IEEE Nano 2006 is sponsored by the IEEE Nanotechnology Council and is a sequel of meetings previously held in Maui (2001), Washington (2002), San Francisco (2003), Munich-Germany (2004) and Nagoya-Japan (2005). The meeting will bring researchers from all over the world to present and discuss their most recent achievements in various fields and applications of nanoscience and nanotechnology. The focus will be on engineering issues related to nanoelectronics, nanocircuits, nanoarchitectures, sensor systems, integration, reliability and manufacturing, in addition to fundamental issues such as modeling, growth/synthesis and characterization of nanomaterials, nanostructures and nanodevices.
Nobel Prize Winner John Fenn from Virginia Commonwealth University gives the keynote address on Tuesday, July 18. Fenn, the recipient of the 2002 Nobel Prize in chemistry, will be delivering a talk called “Electrospray Wings for Nanoscale Elephants.” In addition, there will be presentations by five plenary speakers. The technical meeting will last for three days and will consist of presentations distributed into 27 sessions featuring about 170 oral presentations and a special session with 70 posters.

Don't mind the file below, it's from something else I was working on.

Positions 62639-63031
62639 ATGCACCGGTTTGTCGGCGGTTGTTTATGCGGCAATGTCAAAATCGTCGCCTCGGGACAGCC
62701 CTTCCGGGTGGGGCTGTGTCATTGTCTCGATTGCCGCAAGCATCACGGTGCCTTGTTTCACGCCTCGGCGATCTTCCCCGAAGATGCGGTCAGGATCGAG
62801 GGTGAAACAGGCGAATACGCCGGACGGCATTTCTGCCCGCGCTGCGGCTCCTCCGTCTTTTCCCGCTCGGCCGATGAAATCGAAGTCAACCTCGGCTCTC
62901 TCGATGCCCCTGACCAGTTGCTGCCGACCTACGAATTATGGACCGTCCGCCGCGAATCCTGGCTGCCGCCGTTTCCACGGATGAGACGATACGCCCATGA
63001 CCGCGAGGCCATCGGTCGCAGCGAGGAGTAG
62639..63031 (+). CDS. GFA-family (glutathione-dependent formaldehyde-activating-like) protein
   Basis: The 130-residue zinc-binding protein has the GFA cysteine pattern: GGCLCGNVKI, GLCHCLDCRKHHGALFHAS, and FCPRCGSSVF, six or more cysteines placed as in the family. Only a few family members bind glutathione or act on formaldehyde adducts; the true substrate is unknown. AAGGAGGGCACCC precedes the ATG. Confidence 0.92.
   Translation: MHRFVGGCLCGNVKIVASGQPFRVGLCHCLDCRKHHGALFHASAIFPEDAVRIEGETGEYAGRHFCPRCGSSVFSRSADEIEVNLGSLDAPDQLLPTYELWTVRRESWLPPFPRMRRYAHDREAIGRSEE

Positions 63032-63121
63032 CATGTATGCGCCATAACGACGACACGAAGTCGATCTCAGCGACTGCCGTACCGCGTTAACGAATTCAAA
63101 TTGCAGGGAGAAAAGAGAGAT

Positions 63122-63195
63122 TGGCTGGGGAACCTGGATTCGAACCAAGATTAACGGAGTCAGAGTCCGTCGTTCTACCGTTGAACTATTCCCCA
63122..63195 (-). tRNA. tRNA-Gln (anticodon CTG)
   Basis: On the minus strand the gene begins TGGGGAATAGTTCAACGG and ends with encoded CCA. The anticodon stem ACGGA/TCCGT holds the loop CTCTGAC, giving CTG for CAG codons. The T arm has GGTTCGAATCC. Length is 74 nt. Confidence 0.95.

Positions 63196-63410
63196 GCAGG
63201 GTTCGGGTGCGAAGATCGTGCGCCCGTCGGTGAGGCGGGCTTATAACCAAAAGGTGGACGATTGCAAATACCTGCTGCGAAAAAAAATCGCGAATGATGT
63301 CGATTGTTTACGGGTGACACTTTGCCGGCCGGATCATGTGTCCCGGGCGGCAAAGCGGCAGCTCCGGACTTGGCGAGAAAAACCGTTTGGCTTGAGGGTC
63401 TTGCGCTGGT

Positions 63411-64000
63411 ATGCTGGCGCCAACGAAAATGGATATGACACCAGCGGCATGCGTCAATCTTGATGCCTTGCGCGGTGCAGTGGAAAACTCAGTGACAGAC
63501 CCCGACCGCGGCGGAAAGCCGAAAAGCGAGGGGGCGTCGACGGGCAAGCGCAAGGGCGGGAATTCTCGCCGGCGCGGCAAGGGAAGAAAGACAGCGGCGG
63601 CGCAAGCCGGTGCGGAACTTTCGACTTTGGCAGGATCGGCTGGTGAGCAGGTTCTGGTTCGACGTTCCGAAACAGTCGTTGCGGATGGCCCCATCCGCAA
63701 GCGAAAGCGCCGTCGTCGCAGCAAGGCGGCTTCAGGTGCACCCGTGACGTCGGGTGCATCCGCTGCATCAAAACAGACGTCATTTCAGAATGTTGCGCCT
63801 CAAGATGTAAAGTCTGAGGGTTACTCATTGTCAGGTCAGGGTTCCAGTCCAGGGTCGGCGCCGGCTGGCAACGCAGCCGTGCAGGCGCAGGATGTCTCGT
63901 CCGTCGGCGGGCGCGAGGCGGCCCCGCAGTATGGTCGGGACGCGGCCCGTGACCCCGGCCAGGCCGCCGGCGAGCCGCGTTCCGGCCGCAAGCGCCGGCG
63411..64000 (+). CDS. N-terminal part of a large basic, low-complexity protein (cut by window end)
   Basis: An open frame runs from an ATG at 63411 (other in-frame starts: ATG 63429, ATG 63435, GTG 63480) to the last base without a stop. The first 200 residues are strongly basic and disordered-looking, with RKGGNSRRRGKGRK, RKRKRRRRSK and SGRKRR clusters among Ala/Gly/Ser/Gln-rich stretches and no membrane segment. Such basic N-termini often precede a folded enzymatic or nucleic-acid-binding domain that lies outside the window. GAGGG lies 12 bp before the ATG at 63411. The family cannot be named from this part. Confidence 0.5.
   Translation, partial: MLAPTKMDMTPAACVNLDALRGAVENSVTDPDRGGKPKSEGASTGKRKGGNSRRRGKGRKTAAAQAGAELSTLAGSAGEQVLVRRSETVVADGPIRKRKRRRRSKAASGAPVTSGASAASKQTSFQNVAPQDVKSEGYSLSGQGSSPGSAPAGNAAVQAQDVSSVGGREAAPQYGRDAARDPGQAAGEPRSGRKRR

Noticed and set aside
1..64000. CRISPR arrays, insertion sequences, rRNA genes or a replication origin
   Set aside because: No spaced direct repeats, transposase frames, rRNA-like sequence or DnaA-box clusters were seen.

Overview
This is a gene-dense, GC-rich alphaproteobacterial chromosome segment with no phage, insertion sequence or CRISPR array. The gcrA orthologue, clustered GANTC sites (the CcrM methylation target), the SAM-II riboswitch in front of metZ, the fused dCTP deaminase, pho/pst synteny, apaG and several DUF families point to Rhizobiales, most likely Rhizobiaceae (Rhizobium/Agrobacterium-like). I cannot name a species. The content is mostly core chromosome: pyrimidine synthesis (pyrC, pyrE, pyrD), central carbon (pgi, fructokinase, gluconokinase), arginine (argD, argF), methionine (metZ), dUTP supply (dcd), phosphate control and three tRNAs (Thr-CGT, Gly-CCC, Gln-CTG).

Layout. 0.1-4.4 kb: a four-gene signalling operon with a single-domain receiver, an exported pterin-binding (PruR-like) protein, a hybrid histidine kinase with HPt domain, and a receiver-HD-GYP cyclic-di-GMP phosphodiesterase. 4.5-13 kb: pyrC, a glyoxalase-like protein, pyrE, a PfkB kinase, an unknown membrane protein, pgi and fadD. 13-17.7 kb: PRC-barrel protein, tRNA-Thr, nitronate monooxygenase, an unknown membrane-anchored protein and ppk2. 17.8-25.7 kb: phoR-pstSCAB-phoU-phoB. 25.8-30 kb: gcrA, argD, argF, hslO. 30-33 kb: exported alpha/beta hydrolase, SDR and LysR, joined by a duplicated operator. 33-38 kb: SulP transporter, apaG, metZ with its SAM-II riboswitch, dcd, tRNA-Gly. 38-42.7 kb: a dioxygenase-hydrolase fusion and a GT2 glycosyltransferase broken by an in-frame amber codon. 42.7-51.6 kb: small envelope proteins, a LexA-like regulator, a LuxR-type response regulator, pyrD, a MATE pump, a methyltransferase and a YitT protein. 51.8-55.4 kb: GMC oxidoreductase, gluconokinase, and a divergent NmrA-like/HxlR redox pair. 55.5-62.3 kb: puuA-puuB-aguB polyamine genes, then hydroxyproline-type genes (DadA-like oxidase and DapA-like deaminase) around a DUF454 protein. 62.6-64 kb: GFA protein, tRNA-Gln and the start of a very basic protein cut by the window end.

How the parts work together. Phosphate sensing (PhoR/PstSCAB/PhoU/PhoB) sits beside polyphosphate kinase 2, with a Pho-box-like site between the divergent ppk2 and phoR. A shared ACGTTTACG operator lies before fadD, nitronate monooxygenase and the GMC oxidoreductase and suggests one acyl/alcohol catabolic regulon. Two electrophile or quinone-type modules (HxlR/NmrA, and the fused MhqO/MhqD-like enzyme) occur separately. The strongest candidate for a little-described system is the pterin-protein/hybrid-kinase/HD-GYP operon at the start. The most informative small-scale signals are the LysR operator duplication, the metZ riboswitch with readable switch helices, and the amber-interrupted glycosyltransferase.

Prior to the technical meeting, there will be ten short courses on Monday, July 17, taught by various experts in the field of nanoscience and nanotechnology. In addition, the meeting will conduct a special “rump” session to address government and industry funding in the areas to be covered during the meeting.
The attendees will also be given the opportunity to visit various attractions in the area including the Cincinnati Museum Center, the Cincinnati Zoo and Botanical Garden, the Newport Aquarium, the National Underground Railroad Freedom Center, the Cincinnati Art Museum and the Air Force museum in Dayton. The banquet will feature the Blue Grass Band, one of our most popular local bands.
For more information about the conference, contact Marc Cahay, Professor of Engineering, ECECS Department, at 513-556-4754.
In recognition for its commitment to nanotechnology, in 2005 UC was ranked #2 in the United States for nanotechnology education by Small Times magazine. UC also leads the pack in offering nano to undergraduates.